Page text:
The original programmer clearly had good intentions. Let’s split up the code into a couple of logical chunks – small functions which do a specific task – like we’ve been told to do time and time again.

Is it a bad idea to split code into functions? No.

But splitting code too early can be.

When you’re working on a piece of code, usually your main thought is to get that specific process in place and get it working. When you’re in that mindset, it’s very easy to introduce functions which have this problem: Accidentally creating a function which is so coupled to your process, that it doesn’t really serve any purpose whatsoever.

Here’s a couple of general guidelines I like to follow to try and avoid these kinds of problems:

  • Only split code into functions if not doing so would lead to duplication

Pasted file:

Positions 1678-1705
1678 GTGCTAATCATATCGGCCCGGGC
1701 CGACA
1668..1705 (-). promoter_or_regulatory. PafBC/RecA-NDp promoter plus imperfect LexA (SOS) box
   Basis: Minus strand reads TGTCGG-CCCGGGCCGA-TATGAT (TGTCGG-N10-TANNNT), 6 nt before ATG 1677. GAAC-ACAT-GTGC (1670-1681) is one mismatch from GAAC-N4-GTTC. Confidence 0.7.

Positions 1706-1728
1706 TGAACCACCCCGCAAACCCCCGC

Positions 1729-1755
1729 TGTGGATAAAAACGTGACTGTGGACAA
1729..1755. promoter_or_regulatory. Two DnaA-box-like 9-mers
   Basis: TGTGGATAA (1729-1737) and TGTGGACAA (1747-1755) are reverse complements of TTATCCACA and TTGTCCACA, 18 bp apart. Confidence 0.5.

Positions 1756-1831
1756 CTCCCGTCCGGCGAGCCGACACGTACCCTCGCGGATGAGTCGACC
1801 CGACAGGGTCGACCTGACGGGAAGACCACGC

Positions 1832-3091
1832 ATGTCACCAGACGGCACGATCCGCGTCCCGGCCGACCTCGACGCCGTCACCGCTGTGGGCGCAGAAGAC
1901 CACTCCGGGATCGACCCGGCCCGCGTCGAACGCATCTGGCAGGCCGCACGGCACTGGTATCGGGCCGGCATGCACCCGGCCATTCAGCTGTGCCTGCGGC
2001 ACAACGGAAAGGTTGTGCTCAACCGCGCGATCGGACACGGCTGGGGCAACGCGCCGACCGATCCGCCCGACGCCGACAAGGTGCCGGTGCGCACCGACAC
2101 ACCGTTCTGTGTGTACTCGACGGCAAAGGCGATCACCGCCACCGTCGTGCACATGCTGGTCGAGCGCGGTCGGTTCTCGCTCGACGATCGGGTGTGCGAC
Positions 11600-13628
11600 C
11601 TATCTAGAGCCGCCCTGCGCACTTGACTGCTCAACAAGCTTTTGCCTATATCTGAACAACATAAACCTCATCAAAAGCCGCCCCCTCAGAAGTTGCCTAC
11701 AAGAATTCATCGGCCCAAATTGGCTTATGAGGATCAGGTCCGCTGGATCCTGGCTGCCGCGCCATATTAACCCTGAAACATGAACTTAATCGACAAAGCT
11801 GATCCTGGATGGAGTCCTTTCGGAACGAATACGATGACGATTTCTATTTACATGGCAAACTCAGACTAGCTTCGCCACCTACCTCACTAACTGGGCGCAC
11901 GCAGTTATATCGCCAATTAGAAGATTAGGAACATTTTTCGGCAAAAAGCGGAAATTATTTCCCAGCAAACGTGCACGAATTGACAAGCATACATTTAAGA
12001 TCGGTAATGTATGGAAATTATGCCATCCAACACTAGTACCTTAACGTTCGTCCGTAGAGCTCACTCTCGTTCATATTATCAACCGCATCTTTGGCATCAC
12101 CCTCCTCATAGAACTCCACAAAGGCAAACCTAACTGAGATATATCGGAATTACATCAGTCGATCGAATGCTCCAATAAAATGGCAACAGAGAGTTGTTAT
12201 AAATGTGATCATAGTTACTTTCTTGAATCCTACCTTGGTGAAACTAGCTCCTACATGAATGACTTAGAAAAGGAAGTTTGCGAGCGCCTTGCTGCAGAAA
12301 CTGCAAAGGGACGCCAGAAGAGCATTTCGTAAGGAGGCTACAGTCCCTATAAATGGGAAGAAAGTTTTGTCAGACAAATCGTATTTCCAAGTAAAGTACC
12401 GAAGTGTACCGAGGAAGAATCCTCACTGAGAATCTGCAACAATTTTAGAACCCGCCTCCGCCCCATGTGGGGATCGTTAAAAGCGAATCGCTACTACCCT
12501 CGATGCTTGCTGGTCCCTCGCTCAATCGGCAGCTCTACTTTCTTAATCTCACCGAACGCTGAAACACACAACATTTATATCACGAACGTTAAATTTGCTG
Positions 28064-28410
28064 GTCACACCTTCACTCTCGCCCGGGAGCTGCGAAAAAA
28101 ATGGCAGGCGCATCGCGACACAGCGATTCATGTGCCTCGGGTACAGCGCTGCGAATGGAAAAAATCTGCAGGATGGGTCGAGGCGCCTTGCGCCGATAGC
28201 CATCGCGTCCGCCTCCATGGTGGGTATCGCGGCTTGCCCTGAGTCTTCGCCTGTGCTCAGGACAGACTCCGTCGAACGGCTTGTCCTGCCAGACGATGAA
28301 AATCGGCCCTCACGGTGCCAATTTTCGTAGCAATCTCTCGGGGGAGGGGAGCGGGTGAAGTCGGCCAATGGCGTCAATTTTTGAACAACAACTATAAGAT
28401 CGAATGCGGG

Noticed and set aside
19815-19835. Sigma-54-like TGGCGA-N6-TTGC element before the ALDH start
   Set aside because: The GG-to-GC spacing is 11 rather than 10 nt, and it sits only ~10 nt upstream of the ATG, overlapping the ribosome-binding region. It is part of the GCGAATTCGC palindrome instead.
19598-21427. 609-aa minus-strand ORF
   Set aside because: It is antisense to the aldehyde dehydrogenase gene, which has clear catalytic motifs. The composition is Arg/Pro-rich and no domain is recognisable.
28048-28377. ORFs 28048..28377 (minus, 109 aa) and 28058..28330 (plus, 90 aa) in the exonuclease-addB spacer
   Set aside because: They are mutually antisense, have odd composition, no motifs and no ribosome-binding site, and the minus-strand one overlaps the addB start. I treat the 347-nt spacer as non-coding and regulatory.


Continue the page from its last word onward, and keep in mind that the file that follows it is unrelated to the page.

• Try to visualize the sequence of actions fully, in your head, on paper, using tools – whatever works for you
  • Splitting the sequence into chunks or specific steps which can be done in isolation can also help

This might be a bit controversial – but I think long functions can be okay! You need to use some judgement with this, but just because a function is longer than the usually suggested 5-10 lines doesn’t automatically mean you need to split it. The best indication of when you do need a new function is if you would otherwise need to duplicate code you already wrote.

If you can visualize the process in some way, it gives better insight into the last point – the individual steps. Nearly everything in programming is composed of steps. If you can see the bigger picture, you can then break it down more easily into functions if necessary – and reusable functions at that.